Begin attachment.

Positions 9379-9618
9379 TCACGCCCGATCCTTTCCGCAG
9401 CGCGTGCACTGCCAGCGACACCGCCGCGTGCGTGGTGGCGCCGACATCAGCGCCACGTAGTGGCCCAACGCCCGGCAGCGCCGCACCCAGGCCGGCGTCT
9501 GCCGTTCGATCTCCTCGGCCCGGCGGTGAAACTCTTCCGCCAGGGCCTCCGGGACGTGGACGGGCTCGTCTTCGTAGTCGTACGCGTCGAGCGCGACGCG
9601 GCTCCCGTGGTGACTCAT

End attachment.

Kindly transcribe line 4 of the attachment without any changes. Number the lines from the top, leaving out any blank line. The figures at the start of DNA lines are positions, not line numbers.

9501 GCCGTTCGATCTCCTCGGCCCGGCGGTGAAACTCTTCCGCCAGGGCCTCCGGGACGTGGACGGGCTCGTCTTCGTAGTCGTACGCGTCGAGCGCGACGCG